All this week I’ve been thinking about what holidays are, what we celebrate, and why. And how we can learn to celebrate every single day. It isn’t easy, but in the end, and in the beginning, these days are a thousand times richer (maybe a hundred times richer) when we do.
Tonight is Kol Nidre. The words, in Aramaic, mean “all vows.” We say “Gmar Hatima Tova.” May you all of you be written into the Big Book of Life.
Days of Awe (Friday) Some people make lists what they did what they’ll do listing intentions some people know exactly what they want when they shop. I have been collecting strangers lists for years. Sometimes they leave them in their shopping carts. A person once wrote milk eggs orange juice divorce. Maybe this year I’ll write a list. Not of intention.s Just a few good words.
The ten days between Rosh Hashanah and Yom Kippur are a time when we are supposed to be introspective — to think about what we did, and didn’t do. And reconcile.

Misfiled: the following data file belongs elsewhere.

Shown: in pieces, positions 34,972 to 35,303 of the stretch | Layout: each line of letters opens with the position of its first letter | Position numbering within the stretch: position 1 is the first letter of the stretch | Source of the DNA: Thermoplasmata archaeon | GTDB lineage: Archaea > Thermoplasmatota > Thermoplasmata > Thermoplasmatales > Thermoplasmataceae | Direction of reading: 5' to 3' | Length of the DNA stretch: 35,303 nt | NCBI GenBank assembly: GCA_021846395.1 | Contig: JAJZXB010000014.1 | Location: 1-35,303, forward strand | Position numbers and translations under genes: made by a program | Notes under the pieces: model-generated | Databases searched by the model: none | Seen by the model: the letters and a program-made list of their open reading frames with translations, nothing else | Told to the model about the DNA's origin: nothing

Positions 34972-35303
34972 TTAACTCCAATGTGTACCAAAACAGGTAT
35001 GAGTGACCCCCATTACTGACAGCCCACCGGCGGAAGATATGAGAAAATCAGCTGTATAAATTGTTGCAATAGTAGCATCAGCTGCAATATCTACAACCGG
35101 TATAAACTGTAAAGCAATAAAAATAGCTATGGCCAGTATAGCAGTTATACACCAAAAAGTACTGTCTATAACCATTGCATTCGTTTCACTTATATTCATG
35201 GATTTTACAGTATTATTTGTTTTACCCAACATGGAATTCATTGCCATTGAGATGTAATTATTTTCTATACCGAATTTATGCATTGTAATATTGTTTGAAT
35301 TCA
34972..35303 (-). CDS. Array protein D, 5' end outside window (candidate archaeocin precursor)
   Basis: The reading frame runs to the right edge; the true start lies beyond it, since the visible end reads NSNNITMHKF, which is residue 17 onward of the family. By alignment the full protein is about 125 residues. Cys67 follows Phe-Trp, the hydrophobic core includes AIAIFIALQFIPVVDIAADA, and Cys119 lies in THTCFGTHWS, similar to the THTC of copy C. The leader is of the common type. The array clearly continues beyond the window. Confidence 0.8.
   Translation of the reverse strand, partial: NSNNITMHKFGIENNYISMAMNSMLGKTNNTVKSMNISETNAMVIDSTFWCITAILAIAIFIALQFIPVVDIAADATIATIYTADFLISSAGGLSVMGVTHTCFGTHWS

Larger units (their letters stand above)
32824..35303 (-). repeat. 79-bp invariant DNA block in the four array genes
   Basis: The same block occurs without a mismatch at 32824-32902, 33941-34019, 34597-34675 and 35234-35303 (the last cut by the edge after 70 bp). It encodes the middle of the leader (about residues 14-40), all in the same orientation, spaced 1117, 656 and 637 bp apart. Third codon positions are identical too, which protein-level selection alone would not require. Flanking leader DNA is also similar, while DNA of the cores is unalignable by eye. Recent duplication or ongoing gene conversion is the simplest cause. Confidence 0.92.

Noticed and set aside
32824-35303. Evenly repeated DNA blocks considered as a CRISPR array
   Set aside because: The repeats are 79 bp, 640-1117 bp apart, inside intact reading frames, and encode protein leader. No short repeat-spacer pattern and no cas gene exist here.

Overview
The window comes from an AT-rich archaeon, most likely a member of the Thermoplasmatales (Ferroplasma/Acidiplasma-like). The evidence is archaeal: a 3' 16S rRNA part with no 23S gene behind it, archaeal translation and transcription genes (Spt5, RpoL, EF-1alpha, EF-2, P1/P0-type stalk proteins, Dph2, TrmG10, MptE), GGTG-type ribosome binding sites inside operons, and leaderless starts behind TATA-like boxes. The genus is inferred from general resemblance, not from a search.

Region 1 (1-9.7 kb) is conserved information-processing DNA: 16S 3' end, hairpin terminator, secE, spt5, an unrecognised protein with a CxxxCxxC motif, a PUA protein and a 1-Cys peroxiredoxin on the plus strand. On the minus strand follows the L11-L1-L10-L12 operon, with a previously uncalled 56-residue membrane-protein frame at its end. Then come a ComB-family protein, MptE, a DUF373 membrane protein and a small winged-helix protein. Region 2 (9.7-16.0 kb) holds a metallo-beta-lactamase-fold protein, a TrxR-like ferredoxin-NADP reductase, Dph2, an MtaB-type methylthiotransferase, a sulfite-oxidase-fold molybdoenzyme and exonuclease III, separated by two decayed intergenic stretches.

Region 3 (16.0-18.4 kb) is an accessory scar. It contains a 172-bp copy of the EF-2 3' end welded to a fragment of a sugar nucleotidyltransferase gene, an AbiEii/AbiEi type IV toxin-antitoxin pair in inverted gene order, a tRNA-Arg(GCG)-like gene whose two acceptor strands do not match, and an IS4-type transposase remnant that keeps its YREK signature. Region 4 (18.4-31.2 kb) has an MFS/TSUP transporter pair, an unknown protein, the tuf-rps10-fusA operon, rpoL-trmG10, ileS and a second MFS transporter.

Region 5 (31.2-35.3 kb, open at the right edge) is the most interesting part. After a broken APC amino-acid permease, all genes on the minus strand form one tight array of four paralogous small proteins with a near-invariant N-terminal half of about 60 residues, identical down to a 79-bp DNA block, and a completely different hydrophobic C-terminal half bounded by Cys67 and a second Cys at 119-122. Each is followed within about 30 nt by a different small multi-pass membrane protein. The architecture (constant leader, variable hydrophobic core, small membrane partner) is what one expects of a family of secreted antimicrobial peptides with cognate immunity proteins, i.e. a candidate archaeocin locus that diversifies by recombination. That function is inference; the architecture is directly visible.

Yom Kippur (Saturday) Tonight after the sun goes down tonight after we get the baby from daycare, we break the fast of atonement first honey crisp apples cut Ziggy’s honey sits in the blue dish he gave us tonight when storms settle maybe when Adam and Eve became Adam and Eve and maybe not tonight we every single one of us tonight no matter what we believe or where we are tonight we have the chance the way we do every single day to start again.
Some of us fast. Some of us don’t. We use these days, these ten days we are given, to think about the year that’s passed, to consider what’s happened, to pray the way we might, and to forgive one another, and ourselves.
Forgive me forgive me for arrogance for acting as though I know more than you as though I know better wanting you to do things different from your instincts you never have to go to the gym forgive me for all pettiness all control forgive me for forgetting love is what matters and now right now